In a continuation of longstanding Chabad tradition, Rabbi M.M. Schneerson demanded that each individual exert themselves in advancing spiritually, and not rely on the Rebbe to do it for them. At the communal gathering in 1951 commemorating the first anniversary of his predecessor's passing, and wherein he is considered to have formally accepted the mantle of leadership, he announced:[28] "Now listen, Jews. Generally, in Chabad it has been demanded that each individual work on themselves, and not rely on the Rebbeim...... One must, on their own, transform the folly of materialism and the passion of the 'animal soul' to holiness... I do not, God Forbid, recuse myself from assisting as much as possible, however; If one does not work on themselves, what good will submitting notes, singing songs, and saying lechayim do?!"


Schneerson looked to Torah law for the appropriate view of the Israeli-Arab conflict. He maintained that as a matter of Jewish law,[29] any territorial concession on Israel's part would endanger the lives of all Jews in the Land of Israel, and is therefore forbidden. He also insisted that even discussing the possibility of such concessions showed weakness, would encourage Arab attacks, and therefore endanger Jewish lives.[30]

In USA domestic politics, Schneerson supported government involvement in education and welcomed the establishment of the United States Department of Education in 1980, yet insisted that part of a school's educational mission was to incorporate the values espoused in the Seven Laws of Noah. He called for the introduction of a moment of silence at the beginning of the school day, and for students to be encouraged to use this time for such improving thoughts or prayers as their parents might suggest.[31]

Schneerson demanded in 1981[32][33] that the USA achieve energy independence by developing solar energy, as the dependence and resulting subjugation to foreign nations could cause the country to compromise its principles.


Schneerson became infused with a drive to "accelerate the coming of the Messiah". He instructed his followers to become active in kiruv, literally meaning "bringing close", the act of helping another Jew embrace his Judaism more.[21] To this end, his slogan become Ufaratzta (from Genesis 28:14), a Hebrew word meaning "you shall spread out," imploring his followers to hasten the Messianic Age by "saving" Jewish souls from the secularist path of abandoning one's faith.[20]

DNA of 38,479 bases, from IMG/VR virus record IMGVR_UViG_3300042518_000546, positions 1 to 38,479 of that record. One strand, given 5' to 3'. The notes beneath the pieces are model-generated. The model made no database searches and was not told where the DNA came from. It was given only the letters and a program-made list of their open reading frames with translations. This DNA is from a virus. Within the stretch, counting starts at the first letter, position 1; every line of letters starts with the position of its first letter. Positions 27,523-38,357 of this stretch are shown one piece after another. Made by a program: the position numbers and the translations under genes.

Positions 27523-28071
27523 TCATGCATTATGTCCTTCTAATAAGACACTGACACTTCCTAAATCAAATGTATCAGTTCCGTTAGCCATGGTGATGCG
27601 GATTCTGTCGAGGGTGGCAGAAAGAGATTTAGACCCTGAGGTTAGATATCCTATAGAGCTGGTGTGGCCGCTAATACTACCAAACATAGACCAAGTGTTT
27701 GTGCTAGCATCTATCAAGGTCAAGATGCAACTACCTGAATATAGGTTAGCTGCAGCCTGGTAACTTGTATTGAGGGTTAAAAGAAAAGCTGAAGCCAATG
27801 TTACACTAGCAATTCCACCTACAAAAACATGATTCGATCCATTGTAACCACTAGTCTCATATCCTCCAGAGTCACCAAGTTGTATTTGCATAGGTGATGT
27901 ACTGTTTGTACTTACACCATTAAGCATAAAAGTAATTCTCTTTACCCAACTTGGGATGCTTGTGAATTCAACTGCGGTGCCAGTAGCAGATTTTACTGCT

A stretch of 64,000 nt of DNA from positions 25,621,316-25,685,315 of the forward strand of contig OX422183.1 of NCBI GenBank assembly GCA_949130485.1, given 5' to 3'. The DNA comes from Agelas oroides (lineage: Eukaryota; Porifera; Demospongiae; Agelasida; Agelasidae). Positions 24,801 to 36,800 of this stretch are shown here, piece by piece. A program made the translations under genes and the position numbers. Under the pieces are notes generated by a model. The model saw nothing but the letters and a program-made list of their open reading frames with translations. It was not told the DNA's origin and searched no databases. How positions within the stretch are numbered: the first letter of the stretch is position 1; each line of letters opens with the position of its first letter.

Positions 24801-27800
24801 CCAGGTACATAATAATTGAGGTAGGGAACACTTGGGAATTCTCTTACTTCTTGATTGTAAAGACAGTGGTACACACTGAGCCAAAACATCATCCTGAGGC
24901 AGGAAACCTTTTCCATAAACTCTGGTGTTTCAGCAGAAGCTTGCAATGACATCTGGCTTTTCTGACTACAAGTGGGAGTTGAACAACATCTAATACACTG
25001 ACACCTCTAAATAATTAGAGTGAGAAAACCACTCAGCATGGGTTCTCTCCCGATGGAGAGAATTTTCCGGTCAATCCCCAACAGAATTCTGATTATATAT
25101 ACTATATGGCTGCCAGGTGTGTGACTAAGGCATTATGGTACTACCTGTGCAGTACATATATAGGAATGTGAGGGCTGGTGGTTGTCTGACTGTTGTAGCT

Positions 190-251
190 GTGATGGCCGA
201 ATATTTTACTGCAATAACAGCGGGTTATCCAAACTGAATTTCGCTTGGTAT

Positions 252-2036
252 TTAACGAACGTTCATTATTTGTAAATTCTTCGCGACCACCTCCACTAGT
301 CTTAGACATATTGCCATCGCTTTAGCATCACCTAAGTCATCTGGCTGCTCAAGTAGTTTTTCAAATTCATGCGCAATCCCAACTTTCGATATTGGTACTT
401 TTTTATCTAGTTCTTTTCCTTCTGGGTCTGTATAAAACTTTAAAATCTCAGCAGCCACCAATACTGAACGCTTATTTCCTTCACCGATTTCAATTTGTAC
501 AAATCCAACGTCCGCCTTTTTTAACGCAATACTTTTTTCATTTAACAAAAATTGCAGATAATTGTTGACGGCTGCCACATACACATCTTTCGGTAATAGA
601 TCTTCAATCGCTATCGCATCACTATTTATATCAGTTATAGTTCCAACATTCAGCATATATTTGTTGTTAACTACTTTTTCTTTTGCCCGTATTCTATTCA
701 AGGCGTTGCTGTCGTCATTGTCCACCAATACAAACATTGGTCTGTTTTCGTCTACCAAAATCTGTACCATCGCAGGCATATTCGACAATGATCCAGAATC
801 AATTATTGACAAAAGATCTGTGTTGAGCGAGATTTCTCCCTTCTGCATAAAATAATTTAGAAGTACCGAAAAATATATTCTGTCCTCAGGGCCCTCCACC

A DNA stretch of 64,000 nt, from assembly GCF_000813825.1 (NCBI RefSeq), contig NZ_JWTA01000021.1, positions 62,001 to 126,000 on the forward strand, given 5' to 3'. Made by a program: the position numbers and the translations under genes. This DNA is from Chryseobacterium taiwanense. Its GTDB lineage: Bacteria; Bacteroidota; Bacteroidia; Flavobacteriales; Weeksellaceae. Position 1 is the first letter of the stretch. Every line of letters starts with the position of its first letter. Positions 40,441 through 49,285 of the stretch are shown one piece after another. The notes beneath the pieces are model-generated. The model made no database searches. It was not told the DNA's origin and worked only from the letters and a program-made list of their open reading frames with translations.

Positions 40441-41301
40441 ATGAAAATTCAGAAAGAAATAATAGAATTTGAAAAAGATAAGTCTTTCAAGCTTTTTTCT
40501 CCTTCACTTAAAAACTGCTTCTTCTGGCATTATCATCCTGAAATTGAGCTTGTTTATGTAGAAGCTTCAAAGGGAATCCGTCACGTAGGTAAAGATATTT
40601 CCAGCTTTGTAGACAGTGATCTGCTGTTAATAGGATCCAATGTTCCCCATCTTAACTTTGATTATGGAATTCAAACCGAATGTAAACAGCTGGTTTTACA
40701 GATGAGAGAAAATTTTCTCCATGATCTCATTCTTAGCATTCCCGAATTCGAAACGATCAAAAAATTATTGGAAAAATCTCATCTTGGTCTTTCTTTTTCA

Chabad outreach/"Kiruv"

Schneerson instructed his followers to become active in kiruv — "bringing close" secular Jews to Orthodox practice. This approach to outreach became known as Ufaratzta (from Genesis 28:14), a Hebrew word meaning "you shall spread out" to implore his followers to hasten the Messianic Age by spreading Jewish observance.[34]

The Lubavitcher Rebbe, it sometimes seemed, commanded the largest Jewish "army" outside of Israel. His followers regarded him as their commander in chief and obeyed all his orders. Hasidim routinely would uproot their families and move to whatever city the Rebbe directed them... The loyalty to this mission continued even after the Rebbe's death,so that there are now Lubavitcher representatives in over a thousand cites throughout the United States and the world. One of the great figures of Israeli Orthodoxy, Rabbi Yosef Shlomo Kahaneman is reputed to have said: "I have found two things in every city I have visited, Coca-Cola and Lubavitcher Hasidim".[35]

Because of its outreach to all Jews, even the most alienated from religious Jewish tradition, Lubavitch has been described as the one Orthodox group to evoke great affection from large segments of American Jewry.[36]

History of Lubavitch

The Rebbes of Lubavitch

Sholom Dovber Schneersohn, the fifth Lubavitcher Rebbe

The movement originated in Ukraine in Eastern Europe, then part of Imperial Russia under the Tsars. Chabad traces its roots back to the beginnings of Hasidic Judaism.